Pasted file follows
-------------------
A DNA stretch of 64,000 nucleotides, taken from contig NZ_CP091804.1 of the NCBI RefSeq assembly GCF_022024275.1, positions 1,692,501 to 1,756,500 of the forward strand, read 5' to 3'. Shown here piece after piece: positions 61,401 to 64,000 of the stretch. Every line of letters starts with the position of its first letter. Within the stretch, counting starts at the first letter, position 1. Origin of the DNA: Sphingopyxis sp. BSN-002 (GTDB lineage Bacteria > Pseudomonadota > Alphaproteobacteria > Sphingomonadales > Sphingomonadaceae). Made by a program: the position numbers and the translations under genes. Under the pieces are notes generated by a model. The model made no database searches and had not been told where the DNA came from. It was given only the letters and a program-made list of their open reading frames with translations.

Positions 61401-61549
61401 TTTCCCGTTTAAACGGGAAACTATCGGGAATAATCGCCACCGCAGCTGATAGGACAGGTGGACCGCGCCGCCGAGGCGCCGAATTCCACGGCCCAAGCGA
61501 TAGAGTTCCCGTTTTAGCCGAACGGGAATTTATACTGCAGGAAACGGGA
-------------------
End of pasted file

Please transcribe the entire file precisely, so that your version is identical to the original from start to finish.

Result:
A DNA stretch of 64,000 nucleotides, taken from contig NZ_CP091804.1 of the NCBI RefSeq assembly GCF_022024275.1, positions 1,692,501 to 1,756,500 of the forward strand, read 5' to 3'. Shown here piece after piece: positions 61,401 to 64,000 of the stretch. Every line of letters starts with the position of its first letter. Within the stretch, counting starts at the first letter, position 1. Origin of the DNA: Sphingopyxis sp. BSN-002 (GTDB lineage Bacteria > Pseudomonadota > Alphaproteobacteria > Sphingomonadales > Sphingomonadaceae). Made by a program: the position numbers and the translations under genes. Under the pieces are notes generated by a model. The model made no database searches and had not been told where the DNA came from. It was given only the letters and a program-made list of their open reading frames with translations.

Positions 61401-61549
61401 TTTCCCGTTTAAACGGGAAACTATCGGGAATAATCGCCACCGCAGCTGATAGGACAGGTGGACCGCGCCGCCGAGGCGCCGAATTCCACGGCCCAAGCGA
61501 TAGAGTTCCCGTTTTAGCCGAACGGGAATTTATACTGCAGGAAACGGGA